The further you move from the modern cities to the outskirts of the country, the fewer people identify as Ethiopians. In the far South, 1,500 kilometers from Addis Ababa, members of the Mursi, Benna, Hamer, or Nyangatom could vote, but they feel no connection to a nation-state. And even the larger peoples like Wolayta, Sidama, Konso, or Gurage think and feel in their own territories and traditions. Some have been striving for autonomy for a long time. The Sidama, with three million people, passed a referendum in 2019 to introduce their own administration, independently of Addis. They are now autonomous, but whether they can build an economic area in their small province on their own remains to be seen. When asked what ethnic group they belong to, people rarely reply with ‹I am Ethiopian›.
Since the beginning of the civil war a year ago, I have received news from friends who are fleeing from the Tigrin troops advancing from the North and no longer know whether their house is actually still standing. Or from friends from Tigray who write to me about how bad it is there. Tigran power wants to Addis Ababa and has arrived in the state of Amhara. And Abiy, honored for his peace efforts with Eritrea, ordered air strikes on Tigrin rebels as early as November 2020. The airports of Axum, Lalibela, and Gondar have been destroyed. People are massacred on both sides, and Amharic women are raped by Tigrin soldiers in revenge. Eritrea as a ‹former› enemy, with whom Abiy actually made peace, has joined the Tigrin rebels. Dictator Afewerki, whose 30-year-old regime is making Eritreans flee to Europe, seems to be hoping for an advantage. It’s about political power at the expense of the civilian population, as always. Abiy recently called on all men to decide whether to join the fight or give up their weapons.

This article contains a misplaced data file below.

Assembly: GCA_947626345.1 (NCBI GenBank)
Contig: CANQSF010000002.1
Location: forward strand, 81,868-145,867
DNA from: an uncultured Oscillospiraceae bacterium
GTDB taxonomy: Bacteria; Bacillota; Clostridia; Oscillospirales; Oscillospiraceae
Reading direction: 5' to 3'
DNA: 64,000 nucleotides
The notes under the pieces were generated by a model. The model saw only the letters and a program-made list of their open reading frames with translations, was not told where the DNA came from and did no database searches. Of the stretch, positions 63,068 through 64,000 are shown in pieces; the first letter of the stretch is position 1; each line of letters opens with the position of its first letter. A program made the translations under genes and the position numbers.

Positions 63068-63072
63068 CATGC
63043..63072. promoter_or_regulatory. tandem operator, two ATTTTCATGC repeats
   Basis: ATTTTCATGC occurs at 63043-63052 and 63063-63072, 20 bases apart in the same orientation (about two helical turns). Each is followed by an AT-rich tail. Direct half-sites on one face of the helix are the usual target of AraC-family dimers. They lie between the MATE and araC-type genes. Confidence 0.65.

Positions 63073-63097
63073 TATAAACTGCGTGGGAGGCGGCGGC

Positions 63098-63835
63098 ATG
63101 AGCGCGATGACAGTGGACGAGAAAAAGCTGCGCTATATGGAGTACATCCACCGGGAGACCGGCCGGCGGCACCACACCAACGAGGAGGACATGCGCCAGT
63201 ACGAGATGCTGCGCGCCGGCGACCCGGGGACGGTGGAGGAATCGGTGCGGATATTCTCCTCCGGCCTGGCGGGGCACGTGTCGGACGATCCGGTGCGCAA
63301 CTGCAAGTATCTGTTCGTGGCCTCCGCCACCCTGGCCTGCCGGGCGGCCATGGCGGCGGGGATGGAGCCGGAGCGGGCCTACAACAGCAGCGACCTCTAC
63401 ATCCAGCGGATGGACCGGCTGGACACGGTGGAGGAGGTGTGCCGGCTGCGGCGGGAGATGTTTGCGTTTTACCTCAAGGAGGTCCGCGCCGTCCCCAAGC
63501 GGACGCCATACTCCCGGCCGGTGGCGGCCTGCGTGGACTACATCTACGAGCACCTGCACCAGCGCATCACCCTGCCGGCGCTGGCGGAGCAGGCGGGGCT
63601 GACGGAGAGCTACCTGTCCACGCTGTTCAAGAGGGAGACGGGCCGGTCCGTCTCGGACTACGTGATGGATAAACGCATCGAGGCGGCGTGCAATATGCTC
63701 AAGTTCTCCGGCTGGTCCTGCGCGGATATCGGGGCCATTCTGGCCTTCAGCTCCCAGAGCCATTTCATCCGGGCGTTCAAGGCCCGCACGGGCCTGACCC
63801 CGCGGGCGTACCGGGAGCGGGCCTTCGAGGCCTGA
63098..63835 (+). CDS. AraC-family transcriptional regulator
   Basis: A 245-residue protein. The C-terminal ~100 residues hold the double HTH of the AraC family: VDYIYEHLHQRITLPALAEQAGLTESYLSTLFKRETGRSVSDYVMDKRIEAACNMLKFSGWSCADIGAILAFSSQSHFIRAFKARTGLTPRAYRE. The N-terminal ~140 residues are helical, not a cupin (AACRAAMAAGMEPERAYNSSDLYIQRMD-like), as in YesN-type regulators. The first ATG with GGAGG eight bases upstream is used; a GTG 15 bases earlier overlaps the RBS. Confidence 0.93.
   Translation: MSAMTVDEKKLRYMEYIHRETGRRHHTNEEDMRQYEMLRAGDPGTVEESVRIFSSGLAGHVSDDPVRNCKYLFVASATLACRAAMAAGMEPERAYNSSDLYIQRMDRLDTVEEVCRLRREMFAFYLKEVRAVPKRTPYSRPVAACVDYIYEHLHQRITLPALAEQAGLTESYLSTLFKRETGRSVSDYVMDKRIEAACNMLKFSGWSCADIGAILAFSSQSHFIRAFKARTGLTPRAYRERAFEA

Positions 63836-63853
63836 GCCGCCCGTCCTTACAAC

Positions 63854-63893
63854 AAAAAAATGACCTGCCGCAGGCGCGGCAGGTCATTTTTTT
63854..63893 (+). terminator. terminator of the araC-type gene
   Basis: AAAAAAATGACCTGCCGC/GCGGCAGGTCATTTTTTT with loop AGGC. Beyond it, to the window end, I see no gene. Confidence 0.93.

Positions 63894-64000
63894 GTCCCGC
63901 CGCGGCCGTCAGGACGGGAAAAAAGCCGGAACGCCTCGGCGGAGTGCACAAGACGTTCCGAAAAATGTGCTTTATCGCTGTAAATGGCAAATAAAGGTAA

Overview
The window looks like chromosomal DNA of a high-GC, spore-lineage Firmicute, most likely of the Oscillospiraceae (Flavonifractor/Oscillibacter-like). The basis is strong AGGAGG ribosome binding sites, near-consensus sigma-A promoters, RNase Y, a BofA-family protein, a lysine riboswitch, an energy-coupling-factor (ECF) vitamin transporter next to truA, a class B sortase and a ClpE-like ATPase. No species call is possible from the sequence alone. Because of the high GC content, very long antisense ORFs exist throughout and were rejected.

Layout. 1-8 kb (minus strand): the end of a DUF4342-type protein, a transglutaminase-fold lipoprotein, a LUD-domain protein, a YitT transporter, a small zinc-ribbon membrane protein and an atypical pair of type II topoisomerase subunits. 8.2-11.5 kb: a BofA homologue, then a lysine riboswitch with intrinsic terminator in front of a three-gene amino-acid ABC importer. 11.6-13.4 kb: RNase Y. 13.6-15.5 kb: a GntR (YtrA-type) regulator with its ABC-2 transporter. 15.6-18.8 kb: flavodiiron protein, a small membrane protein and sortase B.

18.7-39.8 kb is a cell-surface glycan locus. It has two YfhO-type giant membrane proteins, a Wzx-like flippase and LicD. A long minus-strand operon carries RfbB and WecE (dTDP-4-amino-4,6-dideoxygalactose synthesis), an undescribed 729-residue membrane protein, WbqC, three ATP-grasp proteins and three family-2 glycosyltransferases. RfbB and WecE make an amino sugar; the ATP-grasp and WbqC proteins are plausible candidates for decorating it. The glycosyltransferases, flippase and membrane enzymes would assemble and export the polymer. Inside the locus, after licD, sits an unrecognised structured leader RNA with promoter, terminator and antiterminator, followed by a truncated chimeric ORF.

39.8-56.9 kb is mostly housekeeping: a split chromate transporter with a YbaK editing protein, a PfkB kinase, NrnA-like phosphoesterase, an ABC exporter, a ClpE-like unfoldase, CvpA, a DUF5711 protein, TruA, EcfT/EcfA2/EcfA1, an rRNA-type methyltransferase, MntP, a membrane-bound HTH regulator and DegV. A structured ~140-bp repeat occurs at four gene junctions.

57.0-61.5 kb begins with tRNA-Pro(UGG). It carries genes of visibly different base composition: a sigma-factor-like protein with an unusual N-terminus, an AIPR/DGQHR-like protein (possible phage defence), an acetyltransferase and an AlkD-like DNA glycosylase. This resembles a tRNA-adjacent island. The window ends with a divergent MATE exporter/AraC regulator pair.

European media speak of ‹genocide›, although you can no longer say which people are being murdered. You can only answer: the Ethiopian people. In this suffering of civil society, the need for an agreement, an awareness of ‹We are all Ethiopians› is absurdly evident.